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Should Severn Trent Plc (LON:SVT) Be Part Of Your Income Portfolio?

Simply Wall St

Could Severn Trent Plc (LON:SVT) be an attractive dividend share to own for the long haul? Investors are often drawn to strong companies with the idea of reinvesting the dividends. If you are hoping to live on the income from dividends, it's important to be a lot more stringent with your investments than the average punter.

With Severn Trent yielding 4.1% and having paid a dividend for over 10 years, many investors likely find the company quite interesting. We'd guess that plenty of investors have purchased it for the income. Before you buy any stock for its dividend however, you should always remember Warren Buffett's two rules: 1) Don't lose money, and 2) Remember rule #1. We'll run through some checks below to help with this.

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LSE:SVT Historical Dividend Yield, November 28th 2019

Payout ratios

Companies (usually) pay dividends out of their earnings. If a company is paying more than it earns, the dividend might have to be cut. So we need to form a view on if a company's dividend is sustainable, relative to its net profit after tax. In the last year, Severn Trent paid out 77% of its profit as dividends. Paying out a majority of its earnings limits the amount that can be reinvested in the business. This may indicate a commitment to paying a dividend, or a dearth of investment opportunities.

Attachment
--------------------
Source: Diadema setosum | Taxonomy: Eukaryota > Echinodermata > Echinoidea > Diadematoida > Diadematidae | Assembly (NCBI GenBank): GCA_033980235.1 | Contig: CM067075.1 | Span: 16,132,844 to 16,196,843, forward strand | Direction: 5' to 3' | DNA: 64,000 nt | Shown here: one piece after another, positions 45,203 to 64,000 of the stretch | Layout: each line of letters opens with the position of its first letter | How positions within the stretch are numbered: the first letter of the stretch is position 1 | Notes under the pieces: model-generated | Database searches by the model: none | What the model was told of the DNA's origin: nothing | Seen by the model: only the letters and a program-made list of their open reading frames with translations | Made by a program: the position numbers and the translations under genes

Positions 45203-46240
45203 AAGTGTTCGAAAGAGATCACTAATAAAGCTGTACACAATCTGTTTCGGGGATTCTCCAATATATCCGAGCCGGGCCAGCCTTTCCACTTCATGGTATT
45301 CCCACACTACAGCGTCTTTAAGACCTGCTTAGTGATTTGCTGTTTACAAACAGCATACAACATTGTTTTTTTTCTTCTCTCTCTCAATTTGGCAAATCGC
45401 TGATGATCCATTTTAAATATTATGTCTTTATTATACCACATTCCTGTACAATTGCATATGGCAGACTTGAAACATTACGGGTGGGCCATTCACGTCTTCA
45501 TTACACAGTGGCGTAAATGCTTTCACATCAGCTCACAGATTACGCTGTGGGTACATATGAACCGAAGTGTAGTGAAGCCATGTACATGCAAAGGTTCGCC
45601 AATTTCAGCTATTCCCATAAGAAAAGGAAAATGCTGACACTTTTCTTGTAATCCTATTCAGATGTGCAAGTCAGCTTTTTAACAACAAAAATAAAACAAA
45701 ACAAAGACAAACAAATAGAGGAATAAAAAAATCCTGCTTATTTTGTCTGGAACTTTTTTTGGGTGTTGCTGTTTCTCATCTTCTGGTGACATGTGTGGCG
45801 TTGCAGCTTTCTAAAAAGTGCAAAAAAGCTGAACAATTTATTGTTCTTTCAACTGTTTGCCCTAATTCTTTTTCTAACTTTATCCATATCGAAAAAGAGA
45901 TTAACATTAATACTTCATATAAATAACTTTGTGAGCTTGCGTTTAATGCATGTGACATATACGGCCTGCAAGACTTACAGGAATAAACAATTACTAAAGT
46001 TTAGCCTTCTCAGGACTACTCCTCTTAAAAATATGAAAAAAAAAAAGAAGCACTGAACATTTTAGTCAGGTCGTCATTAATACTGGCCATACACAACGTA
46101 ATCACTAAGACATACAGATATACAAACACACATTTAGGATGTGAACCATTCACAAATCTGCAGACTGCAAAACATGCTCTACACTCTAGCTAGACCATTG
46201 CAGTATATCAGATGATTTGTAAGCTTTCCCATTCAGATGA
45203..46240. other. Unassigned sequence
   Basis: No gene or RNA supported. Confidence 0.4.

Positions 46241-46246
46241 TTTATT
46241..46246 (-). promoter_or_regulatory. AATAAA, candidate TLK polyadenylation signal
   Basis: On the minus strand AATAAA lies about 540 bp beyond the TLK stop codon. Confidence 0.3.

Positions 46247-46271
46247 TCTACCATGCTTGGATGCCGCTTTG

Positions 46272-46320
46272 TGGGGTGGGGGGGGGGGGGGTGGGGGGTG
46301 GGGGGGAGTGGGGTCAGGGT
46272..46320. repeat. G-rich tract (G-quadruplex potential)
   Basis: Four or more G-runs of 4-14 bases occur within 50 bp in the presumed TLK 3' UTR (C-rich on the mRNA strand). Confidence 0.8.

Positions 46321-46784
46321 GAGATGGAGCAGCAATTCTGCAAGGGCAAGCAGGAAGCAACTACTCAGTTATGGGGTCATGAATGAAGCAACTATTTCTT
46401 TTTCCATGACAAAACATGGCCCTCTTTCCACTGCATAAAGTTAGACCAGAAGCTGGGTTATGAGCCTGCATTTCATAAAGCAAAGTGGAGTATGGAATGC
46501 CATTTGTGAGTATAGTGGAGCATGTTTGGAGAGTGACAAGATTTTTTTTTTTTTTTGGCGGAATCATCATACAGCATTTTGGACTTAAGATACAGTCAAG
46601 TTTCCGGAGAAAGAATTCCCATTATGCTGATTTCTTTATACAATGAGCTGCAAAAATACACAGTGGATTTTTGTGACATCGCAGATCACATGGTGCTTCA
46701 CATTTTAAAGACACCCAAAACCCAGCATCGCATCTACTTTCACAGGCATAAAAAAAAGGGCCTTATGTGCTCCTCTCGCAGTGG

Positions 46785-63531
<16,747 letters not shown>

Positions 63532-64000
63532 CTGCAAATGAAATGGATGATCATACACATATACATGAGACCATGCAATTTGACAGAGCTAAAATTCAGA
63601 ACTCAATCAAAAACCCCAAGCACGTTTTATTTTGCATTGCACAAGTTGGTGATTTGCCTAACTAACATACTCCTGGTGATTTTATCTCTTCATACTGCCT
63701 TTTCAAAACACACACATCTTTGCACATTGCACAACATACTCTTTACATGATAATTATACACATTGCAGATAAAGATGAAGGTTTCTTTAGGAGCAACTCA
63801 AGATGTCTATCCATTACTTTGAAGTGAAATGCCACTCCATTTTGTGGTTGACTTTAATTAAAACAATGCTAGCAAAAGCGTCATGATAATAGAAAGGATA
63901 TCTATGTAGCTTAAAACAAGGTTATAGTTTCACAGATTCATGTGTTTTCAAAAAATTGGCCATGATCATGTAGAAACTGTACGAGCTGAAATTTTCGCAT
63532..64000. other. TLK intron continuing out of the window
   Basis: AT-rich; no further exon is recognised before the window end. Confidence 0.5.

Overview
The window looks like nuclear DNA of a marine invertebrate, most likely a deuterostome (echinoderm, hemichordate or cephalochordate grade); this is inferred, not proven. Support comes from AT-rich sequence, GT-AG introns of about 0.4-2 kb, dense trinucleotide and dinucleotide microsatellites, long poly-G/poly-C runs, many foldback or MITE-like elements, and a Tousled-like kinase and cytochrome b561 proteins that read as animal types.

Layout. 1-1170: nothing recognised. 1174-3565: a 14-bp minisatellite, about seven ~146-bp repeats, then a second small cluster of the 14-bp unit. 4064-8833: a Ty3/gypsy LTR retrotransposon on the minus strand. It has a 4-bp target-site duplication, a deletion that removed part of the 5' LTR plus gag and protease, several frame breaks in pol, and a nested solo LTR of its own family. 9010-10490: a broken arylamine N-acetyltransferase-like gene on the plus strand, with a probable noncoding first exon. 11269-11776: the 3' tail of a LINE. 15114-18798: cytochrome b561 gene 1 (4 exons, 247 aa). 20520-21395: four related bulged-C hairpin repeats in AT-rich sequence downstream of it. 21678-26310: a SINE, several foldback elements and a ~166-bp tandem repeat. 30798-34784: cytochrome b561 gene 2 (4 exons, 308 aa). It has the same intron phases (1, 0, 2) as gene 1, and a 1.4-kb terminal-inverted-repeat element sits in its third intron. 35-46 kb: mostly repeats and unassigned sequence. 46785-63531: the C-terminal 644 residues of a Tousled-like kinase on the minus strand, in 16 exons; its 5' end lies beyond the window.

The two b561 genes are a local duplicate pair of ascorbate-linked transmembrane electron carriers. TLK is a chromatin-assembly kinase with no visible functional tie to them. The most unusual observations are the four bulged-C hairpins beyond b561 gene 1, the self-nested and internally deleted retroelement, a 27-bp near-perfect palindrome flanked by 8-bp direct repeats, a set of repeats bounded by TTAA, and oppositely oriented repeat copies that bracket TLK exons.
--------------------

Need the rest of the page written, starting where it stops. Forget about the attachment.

Another important check we do is to see if the free cash flow generated is sufficient to pay the dividend. Unfortunately, while Severn Trent pays a dividend, it also reported negative free cash flow last year. While there may be a good reason for this, it's not ideal from a dividend perspective.

Is Severn Trent's Balance Sheet Risky?

As Severn Trent has a meaningful amount of debt, we need to check its balance sheet to see if the company might have debt risks. A rough way to check this is with these two simple ratios: a) net debt divided by EBITDA (earnings before interest, tax, depreciation and amortisation), and b) net interest cover. Net debt to EBITDA is a measure of a company's total debt. Net interest cover measures the ability to meet interest payments. Essentially we check that a) the company does not have too much debt, and b) that it can afford to pay the interest. With net debt of 7.05 times its EBITDA, Severn Trent could be described as a highly leveraged company. While some companies can handle this level of leverage, we'd be concerned about the dividend sustainability if there was any risk of an earnings downturn.

Net interest cover can be calculated by dividing earnings before interest and tax (EBIT) by the company's net interest expense. With EBIT of 3.16 times its interest expense, Severn Trent's interest cover is starting to look a bit thin. Low interest cover and high debt can create problems right when the investor least needs them, and we're reluctant to rely on the dividend of companies with these traits.